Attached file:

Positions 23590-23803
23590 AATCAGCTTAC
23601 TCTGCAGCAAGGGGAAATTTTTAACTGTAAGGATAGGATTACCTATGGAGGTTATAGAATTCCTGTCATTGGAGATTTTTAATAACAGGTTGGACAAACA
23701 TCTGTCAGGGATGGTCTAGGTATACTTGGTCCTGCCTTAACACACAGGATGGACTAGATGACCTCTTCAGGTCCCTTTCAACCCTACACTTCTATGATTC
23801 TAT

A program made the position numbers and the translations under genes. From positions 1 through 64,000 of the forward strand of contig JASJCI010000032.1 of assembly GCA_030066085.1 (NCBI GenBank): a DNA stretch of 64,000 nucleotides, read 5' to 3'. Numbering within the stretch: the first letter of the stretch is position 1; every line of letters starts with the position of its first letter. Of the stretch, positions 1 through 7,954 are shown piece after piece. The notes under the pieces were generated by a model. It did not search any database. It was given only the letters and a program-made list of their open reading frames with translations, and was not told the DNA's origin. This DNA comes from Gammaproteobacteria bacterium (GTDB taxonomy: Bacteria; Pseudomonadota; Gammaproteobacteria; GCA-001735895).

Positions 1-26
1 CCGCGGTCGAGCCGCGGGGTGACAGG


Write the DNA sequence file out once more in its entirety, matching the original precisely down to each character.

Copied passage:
Positions 23590-23803
23590 AATCAGCTTAC
23601 TCTGCAGCAAGGGGAAATTTTTAACTGTAAGGATAGGATTACCTATGGAGGTTATAGAATTCCTGTCATTGGAGATTTTTAATAACAGGTTGGACAAACA
23701 TCTGTCAGGGATGGTCTAGGTATACTTGGTCCTGCCTTAACACACAGGATGGACTAGATGACCTCTTCAGGTCCCTTTCAACCCTACACTTCTATGATTC
23801 TAT

A program made the position numbers and the translations under genes. From positions 1 through 64,000 of the forward strand of contig JASJCI010000032.1 of assembly GCA_030066085.1 (NCBI GenBank): a DNA stretch of 64,000 nucleotides, read 5' to 3'. Numbering within the stretch: the first letter of the stretch is position 1; every line of letters starts with the position of its first letter. Of the stretch, positions 1 through 7,954 are shown piece after piece. The notes under the pieces were generated by a model. It did not search any database. It was given only the letters and a program-made list of their open reading frames with translations, and was not told the DNA's origin. This DNA comes from Gammaproteobacteria bacterium (GTDB taxonomy: Bacteria; Pseudomonadota; Gammaproteobacteria; GCA-001735895).

Positions 1-26
1 CCGCGGTCGAGCCGCGGGGTGACAGG